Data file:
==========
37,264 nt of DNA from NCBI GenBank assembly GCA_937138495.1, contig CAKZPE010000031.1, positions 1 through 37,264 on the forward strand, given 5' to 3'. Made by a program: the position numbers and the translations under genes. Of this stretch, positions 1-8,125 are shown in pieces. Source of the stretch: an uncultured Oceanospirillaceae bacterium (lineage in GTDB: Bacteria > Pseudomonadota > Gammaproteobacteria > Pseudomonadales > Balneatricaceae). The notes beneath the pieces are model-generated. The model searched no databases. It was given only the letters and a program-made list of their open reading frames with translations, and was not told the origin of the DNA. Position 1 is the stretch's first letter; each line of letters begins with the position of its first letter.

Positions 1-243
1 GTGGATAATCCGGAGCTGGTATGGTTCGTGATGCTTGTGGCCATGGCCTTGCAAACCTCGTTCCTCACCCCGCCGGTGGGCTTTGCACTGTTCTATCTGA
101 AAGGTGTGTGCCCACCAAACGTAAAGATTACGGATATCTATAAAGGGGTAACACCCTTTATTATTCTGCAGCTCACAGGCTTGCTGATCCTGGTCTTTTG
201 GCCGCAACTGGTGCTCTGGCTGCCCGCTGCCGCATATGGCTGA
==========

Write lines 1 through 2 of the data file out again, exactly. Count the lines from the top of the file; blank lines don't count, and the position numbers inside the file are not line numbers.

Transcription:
37,264 nt of DNA from NCBI GenBank assembly GCA_937138495.1, contig CAKZPE010000031.1, positions 1 through 37,264 on the forward strand, given 5' to 3'. Made by a program: the position numbers and the translations under genes. Of this stretch, positions 1-8,125 are shown in pieces. Source of the stretch: an uncultured Oceanospirillaceae bacterium (lineage in GTDB: Bacteria > Pseudomonadota > Gammaproteobacteria > Pseudomonadales > Balneatricaceae). The notes beneath the pieces are model-generated. The model searched no databases. It was given only the letters and a program-made list of their open reading frames with translations, and was not told the origin of the DNA. Position 1 is the stretch's first letter; each line of letters begins with the position of its first letter.

Positions 1-243